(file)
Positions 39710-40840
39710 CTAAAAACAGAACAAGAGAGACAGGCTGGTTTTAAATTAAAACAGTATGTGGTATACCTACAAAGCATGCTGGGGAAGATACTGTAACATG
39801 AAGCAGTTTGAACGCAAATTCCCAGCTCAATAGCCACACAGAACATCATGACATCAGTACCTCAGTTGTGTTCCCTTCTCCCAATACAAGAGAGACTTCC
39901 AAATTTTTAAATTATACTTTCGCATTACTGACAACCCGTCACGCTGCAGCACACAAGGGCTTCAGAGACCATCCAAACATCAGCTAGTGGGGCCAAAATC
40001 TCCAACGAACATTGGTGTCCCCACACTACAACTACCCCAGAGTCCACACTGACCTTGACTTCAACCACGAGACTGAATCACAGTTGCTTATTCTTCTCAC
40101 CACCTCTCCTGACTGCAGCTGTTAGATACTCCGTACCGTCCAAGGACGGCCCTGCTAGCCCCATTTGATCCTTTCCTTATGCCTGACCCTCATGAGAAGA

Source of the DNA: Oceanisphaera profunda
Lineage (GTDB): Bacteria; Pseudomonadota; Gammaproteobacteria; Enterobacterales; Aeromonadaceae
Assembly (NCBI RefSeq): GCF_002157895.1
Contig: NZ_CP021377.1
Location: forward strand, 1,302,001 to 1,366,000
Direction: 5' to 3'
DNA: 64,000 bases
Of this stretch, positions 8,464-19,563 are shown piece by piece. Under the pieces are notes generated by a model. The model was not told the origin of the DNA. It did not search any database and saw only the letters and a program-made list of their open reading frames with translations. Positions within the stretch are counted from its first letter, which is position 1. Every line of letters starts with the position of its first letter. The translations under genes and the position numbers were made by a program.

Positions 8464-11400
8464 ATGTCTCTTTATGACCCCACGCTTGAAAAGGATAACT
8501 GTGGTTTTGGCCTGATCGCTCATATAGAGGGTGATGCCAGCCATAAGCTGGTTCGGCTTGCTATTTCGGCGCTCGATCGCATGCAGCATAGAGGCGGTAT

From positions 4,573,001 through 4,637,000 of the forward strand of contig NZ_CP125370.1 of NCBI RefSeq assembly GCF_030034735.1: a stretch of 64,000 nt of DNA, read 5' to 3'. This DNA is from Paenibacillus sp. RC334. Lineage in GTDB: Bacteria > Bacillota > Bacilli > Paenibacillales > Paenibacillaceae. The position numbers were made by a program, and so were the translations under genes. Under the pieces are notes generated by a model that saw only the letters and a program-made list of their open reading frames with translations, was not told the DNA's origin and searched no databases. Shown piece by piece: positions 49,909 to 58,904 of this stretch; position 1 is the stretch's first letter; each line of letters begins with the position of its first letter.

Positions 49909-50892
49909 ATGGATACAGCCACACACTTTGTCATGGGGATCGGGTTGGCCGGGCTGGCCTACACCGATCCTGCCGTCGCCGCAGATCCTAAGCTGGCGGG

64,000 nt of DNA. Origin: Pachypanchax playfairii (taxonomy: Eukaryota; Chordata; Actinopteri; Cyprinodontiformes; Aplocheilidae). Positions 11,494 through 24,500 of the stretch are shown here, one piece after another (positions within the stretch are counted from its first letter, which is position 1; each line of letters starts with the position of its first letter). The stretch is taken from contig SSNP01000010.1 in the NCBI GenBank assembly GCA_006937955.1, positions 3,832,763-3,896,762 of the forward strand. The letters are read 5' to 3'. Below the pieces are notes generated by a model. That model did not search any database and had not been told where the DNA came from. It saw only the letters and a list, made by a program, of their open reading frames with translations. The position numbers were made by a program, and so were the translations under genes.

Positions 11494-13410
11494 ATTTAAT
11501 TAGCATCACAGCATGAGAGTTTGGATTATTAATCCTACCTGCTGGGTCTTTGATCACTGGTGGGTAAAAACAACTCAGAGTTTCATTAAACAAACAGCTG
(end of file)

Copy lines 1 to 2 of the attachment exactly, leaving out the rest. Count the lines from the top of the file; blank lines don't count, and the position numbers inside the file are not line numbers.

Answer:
Positions 39710-40840
39710 CTAAAAACAGAACAAGAGAGACAGGCTGGTTTTAAATTAAAACAGTATGTGGTATACCTACAAAGCATGCTGGGGAAGATACTGTAACATG